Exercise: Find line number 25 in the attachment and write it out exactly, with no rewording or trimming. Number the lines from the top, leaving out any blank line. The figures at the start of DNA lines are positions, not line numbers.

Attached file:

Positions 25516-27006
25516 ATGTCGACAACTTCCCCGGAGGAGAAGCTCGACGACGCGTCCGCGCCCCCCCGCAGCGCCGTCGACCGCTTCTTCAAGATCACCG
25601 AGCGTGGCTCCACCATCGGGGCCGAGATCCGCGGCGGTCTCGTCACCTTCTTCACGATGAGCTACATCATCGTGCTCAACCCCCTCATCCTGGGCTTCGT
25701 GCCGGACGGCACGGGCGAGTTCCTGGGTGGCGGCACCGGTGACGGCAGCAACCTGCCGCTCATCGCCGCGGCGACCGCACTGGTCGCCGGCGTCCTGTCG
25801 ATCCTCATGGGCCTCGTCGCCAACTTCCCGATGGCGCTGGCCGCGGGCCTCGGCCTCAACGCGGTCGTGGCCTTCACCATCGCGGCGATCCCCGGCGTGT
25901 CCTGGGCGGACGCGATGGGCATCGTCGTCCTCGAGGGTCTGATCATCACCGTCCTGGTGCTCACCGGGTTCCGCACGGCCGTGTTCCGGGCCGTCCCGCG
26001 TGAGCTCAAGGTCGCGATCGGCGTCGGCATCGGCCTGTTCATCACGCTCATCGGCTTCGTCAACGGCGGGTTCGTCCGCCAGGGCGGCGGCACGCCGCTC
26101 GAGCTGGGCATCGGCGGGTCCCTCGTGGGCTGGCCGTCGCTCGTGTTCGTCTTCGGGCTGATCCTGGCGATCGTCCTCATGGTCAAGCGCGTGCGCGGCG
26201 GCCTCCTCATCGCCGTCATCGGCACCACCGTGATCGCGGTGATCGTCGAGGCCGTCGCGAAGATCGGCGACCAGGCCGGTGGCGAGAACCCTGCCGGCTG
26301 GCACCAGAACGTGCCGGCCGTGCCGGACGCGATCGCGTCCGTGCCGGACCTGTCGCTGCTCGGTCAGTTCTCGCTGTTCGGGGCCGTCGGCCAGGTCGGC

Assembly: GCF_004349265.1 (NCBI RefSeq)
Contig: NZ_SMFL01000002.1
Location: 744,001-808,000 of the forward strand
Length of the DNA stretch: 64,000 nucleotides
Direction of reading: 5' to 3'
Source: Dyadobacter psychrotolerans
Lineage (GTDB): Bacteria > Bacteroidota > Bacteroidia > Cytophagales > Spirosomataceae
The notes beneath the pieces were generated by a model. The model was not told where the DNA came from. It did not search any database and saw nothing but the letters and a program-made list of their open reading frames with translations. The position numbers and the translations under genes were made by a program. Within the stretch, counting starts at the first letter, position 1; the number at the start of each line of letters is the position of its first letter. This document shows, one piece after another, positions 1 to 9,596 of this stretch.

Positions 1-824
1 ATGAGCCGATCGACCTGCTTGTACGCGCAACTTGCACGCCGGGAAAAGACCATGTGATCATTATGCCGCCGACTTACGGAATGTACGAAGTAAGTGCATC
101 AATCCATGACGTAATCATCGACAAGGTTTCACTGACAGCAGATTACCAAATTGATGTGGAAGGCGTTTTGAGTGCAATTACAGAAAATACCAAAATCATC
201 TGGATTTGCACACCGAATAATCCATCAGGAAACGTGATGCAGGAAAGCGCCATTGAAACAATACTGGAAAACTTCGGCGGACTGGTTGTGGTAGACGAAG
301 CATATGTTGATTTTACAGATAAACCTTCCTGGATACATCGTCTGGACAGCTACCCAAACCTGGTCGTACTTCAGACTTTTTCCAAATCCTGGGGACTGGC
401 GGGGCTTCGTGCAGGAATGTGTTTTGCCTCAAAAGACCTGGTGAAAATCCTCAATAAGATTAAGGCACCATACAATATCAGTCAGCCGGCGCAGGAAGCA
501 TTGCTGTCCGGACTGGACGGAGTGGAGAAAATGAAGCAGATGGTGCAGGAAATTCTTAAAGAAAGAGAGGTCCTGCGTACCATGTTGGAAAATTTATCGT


501 TTGCTGTCCGGACTGGACGGAGTGGAGAAAATGAAGCAGATGGTGCAGGAAATTCTTAAAGAAAGAGAGGTCCTGCGTACCATGTTGGAAAATTTATCGT